Rangers’ Boyle Grew Up in Family the Size of a Hockey Team


Brian Boyle isn’t the kind of guy to hold grudges. But he doesn’t mind if some people find him a little difficult to be around—on the ice at least.

That’s his game as a third line center for the New York Rangers—to make life as uncomfortable as possible for the guy in the opposing jersey.

“I’m a very heart-on-my-sleeve-type guy. I can’t hold a grudge,” the strapping six-foot-seven-inch, 244-pound forward told CNY last week during an interview at the Rangers practice facility in Tarrytown.

The Rangers had just shut out the Nashville Predators, 3-0, the evening before, to regain their winning ways atop the National Hockey League standings.

“That’s the way I was raised,” he said. “Nobody ever internalized anything. We had to get things out in the open in my family and then move beyond it. But it needs to be talked about immediately, or it drives me crazy.”

It was seldom quiet in the Boyle household in Hingham, Mass. Theirs is a big, loving Irish Catholic family of 13 kids, with Brian right smack dab in the middle. From that perspective he was able to observe and learn from the experience of his older siblings and act as a mentor/role model for his younger ones.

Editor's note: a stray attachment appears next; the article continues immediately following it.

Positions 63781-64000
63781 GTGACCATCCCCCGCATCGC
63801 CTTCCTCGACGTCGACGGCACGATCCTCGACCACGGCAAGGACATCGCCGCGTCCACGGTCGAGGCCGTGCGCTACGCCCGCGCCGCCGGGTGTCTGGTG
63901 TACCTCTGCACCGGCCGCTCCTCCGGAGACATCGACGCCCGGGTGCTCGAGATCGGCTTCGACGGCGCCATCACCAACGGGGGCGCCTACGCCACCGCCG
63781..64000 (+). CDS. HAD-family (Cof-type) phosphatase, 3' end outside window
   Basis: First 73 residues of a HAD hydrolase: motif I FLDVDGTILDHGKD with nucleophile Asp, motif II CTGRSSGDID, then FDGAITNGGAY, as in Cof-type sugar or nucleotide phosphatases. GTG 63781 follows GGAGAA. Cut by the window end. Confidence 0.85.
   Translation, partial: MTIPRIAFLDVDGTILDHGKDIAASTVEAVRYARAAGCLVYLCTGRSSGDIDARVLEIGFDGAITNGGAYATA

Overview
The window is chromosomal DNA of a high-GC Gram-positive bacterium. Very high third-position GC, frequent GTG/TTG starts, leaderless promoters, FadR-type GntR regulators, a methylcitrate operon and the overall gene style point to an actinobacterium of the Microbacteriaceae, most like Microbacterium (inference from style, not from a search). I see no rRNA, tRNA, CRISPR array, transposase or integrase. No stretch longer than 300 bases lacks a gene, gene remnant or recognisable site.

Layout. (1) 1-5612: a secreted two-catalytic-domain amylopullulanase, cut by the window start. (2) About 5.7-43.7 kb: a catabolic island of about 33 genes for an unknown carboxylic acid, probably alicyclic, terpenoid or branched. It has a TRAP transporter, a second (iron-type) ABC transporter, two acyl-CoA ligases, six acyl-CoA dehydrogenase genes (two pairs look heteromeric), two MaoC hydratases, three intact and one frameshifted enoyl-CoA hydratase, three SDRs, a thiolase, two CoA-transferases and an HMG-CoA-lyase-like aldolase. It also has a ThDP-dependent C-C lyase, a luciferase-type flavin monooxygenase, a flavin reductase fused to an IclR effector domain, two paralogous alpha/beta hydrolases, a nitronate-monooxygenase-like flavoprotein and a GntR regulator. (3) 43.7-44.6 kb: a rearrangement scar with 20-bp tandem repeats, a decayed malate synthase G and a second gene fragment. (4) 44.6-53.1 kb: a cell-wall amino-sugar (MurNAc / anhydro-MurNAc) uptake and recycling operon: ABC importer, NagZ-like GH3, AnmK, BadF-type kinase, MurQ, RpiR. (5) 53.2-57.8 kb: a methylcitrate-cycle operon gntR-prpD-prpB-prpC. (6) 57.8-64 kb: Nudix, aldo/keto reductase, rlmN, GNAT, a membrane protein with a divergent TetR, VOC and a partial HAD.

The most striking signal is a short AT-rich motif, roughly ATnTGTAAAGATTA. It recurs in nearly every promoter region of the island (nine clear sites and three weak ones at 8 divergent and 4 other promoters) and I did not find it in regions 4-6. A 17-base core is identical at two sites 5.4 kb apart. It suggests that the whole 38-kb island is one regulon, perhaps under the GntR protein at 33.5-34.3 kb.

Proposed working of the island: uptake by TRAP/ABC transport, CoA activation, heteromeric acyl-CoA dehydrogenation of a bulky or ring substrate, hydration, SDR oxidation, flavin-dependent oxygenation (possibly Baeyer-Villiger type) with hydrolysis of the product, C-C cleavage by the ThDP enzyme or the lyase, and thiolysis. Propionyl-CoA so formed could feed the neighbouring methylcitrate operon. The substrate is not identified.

“I think it was a great spot for me, it was a blessing to be where I was,” he said. “You learn a lot about respect and how to make it a team, so to speak, to function by buying into the whole scheme.”

Right now Boyle is buying into John Tortorella’s up-tempo, fore-checking scheme that has the Rangers on track for their best season since the Stanley Cup-winning 1993-1994 campaign.

After enjoying a breakout season last year, with 21 goals, the 27-year-old Boyle has had more difficulty finding the net this year. He scored his third goal on Jan. 15 in a victory against the Toronto Maple Leafs. Following the game he received the Rangers now- famous “Broadway hat,” the battered fedora presented by the players to the teammate they feel has risen above the call of duty that night.

“It was awesome to see him get one,” Ranger captain Ryan Callahan told the media afterward. “It’s hard to find another guy who deserves it more the way he’s been playing of late." Those sentiments were echoed by Tortorella who said “especially the last couple of games he’s done everything.”

Boyle knows exactly where he fits into Tortorella’s scheme.

“I’m just trying to do the things I’m supposed to, play hard, be physical, be defensively responsible,” he explained. “That’s where I’ve carved out a niche. Those are the things that will keep me in this league. The goals, sometimes you get the bounces, sometimes you don’t. But the way you got to play is that hard style, be difficult to play against, every single night.”

Growing up in New England Boyle always wanted to be a hockey player. On afternoons when he wasn’t at the rink, he was on a frozen pond behind the family home, playing with his father, other siblings and friends. One time, he recalled his father crashed through the ice retrieving an errant puck, disappearing for a moment beneath the ice into the freezing murky water.